Antitrust – Setting the Boundaries of Competition

Striving for consumer acceptance with marketing, mergers, and agreements while accepting established legal boundaries is the foundation of a competition based system.

Consumers benefit from this system with innovation, better care and lower costs, and the Federal Trade Commission enforces these laws to prevent conduct which would limit the market of choice.

At the federal level, the three major goals of this legislation are to stop price fixing, bid rigging, and anti-competitive business practices of any kind including with mergers and acquisitions. The most common violation for healthcare is price fixing, an agreement with competitors regarding payment rates, prices in general, or discount criteria.

As an accepted practice, all businesses keep an eye on their competitors, and this often can make it difficult to assess if cooperating indecorously. What is not allowed is competitors cooperating on prices even in the most subtle of ways: at a business luncheon where discounts or fees are discussed, or contributing non-public data for benchmarking studies to gain an advantage of market share or stagnate the free market.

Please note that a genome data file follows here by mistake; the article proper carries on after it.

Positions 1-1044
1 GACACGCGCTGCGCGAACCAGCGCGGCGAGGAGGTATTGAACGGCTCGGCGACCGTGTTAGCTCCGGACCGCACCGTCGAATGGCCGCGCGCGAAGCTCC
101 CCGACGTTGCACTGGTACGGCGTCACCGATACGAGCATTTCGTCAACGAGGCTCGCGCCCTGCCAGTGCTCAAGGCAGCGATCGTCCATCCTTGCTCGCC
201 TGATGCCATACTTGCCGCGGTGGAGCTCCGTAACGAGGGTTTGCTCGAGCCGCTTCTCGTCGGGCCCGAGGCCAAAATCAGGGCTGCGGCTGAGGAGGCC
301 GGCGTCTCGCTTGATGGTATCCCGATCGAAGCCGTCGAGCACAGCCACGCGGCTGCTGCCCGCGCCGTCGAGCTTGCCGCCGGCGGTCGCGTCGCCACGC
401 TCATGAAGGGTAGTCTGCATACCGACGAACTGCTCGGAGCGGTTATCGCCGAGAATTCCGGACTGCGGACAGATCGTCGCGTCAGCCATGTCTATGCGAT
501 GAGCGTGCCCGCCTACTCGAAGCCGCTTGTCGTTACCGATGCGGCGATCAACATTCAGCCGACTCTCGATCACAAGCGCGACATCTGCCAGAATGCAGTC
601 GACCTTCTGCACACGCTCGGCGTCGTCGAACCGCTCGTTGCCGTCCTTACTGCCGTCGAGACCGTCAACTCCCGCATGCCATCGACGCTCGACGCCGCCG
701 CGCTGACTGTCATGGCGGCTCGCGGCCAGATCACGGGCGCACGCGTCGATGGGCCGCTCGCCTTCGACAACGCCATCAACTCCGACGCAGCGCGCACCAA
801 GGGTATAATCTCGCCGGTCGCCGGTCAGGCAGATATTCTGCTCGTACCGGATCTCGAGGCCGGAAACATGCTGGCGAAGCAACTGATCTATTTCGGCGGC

The best precautionary practice is current awareness, being mindful of what the law requires, avoiding the main pitfalls, and developing a plan. Never agree with a competitor on prices to charge, discount strategy, or future price changes. Most pricing is readily available and this is best left out of direct conversations. There are other acceptable means as secret shopping or perusing websites.

Practice Precaution

Develop guidelines which will:

  • Drive the periodic review of avenues of information sharing of competitively sensitive information.
  • Outline code of conduct for personal actions, including political contributions, conflicts of interest or kickbacks of any kind.

  • Assess information sharing arrangements as benchmarking surveys.

  • Outline criteria for professional groups that collect and share non-public data.

  • Evaluate how your company will participate in industry groups and group purchasing activities.

  • Include education for key team members and marketing staff on expectations for interaction at group specific and national association meetings.

The selected resources are:

  • The American Senior Housing Association Special Focus Brief, which has recently been recirculated, gives detailed information on areas of risk for senior housing and how casual practices of information sharing may be seen by any overseer as outside the boundaries.

  • Code of Ethics Policy template which can be personalized outlining areas of actions and unacceptable practices to comply with Section 1 of the Sherman Antitrust Act.

Propel Insurance

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